Malaysia, Borneo, Indonesia, Brunei, Thailand
The Storm’s Stork occurs at low densities in large, undisturbed blocks of level lowland forest, particularly freshwater and peat-swamp forests, on the floodplains of large rivers. They also frequent disturbed, recently burned and logged areas, and occasionally areas subject to tidal movements, although these may constitute suboptimal habitats.
The Storm’s Stork is endangered by #palmoil and #mining #deforestation in #Borneo #Malaysia #Indonesia #Thailand @IUCNredlist Help save them and their home at the supermarket #Boycott4Wildlife the brands causing deforestationTweet
The main threats are forest loss and fragmentation as a result of logging and dam construction and conversion to oil-palm plantations (Kalimantan lost nearly 25% of their evergreen forest during 1985-1997, and Sumatra lost almost 30% of its 1985 cover), combined with associated increases in disturbance. The impact of the major fires of 1997-1998 on Sumatra and Borneo is still unclear, but they are likely to have been significant. The development of lowland rivers as major transport routes is presumably a considerable threat. Incidental hunting and trade are minor threats.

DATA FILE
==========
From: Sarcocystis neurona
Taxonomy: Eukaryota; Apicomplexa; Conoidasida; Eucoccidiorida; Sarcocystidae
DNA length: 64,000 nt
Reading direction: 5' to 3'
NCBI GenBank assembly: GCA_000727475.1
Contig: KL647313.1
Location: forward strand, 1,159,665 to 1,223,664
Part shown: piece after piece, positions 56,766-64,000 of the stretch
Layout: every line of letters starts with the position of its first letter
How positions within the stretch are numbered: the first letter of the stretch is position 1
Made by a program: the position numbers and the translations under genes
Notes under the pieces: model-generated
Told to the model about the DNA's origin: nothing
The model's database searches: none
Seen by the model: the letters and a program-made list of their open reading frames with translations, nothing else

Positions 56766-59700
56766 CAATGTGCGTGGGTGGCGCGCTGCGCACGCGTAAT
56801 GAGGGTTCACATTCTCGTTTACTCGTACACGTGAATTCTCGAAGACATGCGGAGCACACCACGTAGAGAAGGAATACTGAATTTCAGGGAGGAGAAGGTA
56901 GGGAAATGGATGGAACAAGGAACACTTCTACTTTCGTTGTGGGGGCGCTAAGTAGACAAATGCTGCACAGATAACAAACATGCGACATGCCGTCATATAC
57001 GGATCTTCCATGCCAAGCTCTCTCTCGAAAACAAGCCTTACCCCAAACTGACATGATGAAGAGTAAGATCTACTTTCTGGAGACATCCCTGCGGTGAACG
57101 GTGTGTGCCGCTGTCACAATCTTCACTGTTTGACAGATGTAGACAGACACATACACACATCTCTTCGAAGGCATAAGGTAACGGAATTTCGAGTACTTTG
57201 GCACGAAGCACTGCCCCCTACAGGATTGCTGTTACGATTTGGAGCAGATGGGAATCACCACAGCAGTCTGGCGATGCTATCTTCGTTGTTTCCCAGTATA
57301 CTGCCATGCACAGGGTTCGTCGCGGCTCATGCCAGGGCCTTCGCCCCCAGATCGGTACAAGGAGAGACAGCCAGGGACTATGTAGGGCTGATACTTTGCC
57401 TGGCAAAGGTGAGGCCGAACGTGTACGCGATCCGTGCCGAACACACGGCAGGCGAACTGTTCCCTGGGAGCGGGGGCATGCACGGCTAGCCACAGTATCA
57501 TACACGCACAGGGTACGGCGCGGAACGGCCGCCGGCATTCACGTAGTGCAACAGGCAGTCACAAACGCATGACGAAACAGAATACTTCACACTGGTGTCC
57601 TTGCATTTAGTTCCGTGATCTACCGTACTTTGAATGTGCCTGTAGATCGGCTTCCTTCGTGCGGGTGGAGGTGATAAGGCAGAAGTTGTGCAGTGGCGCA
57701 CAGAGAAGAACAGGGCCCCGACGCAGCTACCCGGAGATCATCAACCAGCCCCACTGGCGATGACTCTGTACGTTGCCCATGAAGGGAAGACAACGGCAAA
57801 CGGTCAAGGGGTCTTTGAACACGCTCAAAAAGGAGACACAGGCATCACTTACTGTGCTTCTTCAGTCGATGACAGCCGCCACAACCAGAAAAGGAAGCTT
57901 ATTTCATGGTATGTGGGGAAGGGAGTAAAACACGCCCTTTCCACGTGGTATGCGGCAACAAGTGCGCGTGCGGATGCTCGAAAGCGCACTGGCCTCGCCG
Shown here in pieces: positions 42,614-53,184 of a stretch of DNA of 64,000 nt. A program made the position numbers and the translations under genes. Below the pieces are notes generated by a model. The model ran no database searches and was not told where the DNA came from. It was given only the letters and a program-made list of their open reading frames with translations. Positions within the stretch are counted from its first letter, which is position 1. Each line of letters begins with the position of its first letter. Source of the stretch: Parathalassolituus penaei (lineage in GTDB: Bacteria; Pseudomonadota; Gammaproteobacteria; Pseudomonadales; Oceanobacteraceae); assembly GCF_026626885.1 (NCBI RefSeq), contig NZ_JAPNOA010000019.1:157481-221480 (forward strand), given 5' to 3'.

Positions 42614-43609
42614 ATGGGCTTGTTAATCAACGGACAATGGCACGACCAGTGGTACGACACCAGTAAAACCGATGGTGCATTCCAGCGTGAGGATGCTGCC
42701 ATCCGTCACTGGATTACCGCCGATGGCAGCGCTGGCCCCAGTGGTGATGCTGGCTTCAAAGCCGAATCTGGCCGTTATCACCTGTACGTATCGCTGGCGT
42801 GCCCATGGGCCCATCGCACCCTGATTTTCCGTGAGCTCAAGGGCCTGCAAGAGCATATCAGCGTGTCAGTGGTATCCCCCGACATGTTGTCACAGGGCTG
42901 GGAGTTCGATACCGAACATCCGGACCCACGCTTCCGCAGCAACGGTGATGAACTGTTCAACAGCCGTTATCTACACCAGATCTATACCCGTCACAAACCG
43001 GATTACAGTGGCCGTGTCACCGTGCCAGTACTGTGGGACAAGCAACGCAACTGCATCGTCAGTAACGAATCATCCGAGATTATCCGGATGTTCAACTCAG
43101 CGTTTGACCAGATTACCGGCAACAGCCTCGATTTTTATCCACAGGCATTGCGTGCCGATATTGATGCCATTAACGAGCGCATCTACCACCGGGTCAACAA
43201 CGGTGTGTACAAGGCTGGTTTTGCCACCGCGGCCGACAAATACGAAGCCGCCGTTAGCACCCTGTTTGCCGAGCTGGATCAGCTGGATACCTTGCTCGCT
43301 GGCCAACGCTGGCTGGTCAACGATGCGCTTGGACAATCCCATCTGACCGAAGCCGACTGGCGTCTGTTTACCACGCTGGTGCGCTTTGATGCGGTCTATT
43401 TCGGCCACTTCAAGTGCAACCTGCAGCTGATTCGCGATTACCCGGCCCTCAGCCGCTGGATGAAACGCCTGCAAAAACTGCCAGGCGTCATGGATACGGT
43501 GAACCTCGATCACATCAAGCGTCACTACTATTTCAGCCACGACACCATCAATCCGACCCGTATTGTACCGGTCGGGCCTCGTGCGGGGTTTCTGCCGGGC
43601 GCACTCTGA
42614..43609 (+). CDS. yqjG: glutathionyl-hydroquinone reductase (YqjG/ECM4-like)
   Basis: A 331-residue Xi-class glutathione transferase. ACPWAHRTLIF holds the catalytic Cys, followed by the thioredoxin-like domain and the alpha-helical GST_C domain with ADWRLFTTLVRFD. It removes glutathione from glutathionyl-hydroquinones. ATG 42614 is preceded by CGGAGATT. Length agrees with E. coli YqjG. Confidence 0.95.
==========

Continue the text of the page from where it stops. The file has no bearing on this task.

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BirdLife International. 2017. Ciconia stormi (amended version of 2016 assessment). The IUCN Red List of Threatened Species 2017: e.T22697685A110066434. https://dx.doi.org/10.2305/IUCN.UK.2017-1.RLTS.T22697685A110066434.en. Downloaded on 05 February 2021.
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